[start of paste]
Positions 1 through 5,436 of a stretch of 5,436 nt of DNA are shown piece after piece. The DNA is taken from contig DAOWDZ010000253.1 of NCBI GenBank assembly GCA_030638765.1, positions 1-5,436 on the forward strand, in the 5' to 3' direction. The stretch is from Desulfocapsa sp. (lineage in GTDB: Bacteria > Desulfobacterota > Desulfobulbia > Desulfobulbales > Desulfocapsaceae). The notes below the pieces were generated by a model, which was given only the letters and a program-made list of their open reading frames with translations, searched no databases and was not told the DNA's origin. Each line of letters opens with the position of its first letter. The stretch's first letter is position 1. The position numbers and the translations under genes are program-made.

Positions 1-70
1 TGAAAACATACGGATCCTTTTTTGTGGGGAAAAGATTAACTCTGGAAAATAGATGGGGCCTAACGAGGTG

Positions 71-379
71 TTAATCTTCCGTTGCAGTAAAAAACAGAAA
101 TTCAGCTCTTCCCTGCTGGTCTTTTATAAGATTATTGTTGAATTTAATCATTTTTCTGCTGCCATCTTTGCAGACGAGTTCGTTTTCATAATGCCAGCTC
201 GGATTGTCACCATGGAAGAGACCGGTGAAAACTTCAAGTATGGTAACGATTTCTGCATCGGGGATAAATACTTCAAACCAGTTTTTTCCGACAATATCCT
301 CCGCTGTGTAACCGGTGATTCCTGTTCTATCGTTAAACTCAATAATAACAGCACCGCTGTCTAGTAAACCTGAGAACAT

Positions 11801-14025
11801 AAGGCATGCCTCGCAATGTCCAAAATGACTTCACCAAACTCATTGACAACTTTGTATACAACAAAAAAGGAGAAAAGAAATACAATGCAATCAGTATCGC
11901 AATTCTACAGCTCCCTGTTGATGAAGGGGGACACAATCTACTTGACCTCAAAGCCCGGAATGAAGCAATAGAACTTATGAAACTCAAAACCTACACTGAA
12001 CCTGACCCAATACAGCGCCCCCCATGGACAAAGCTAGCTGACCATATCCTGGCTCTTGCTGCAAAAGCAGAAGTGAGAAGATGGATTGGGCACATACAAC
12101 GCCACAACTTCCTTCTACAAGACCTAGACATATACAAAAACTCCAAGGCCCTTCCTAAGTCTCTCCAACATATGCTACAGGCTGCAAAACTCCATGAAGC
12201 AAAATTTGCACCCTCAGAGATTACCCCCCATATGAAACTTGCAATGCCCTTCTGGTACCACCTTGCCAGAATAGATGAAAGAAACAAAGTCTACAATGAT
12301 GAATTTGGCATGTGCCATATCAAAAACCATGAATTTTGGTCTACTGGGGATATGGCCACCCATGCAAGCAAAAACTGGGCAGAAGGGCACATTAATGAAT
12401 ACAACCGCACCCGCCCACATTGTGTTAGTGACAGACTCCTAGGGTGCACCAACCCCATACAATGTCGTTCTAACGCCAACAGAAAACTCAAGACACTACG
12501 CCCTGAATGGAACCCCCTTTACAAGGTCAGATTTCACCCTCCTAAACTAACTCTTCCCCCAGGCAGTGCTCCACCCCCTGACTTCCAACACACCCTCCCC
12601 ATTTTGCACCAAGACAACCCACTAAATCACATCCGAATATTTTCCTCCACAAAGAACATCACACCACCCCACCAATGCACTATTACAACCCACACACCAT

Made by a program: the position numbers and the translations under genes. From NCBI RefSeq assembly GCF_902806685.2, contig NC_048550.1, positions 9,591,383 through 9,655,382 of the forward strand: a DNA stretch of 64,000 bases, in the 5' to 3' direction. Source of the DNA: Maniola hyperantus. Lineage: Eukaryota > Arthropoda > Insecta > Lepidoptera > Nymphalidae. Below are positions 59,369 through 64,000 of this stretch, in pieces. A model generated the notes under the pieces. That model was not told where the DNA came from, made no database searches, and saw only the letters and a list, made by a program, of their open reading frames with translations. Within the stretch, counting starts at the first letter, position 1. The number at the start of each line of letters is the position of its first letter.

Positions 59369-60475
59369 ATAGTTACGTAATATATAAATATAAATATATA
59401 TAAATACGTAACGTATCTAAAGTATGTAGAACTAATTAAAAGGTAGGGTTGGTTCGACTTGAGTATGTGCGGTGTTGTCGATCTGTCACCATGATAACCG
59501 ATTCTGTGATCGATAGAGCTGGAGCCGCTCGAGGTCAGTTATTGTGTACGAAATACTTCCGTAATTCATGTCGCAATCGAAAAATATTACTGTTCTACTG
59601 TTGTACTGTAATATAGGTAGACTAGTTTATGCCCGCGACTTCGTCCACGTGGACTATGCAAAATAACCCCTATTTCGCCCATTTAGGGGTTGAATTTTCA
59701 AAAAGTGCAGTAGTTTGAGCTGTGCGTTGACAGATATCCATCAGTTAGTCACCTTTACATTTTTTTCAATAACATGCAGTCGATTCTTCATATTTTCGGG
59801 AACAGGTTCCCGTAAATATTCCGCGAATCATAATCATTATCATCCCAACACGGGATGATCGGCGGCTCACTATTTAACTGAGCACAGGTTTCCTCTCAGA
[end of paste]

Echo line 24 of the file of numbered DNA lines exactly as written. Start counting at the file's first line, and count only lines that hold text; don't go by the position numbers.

59601 TTGTACTGTAATATAGGTAGACTAGTTTATGCCCGCGACTTCGTCCACGTGGACTATGCAAAATAACCCCTATTTCGCCCATTTAGGGGTTGAATTTTCA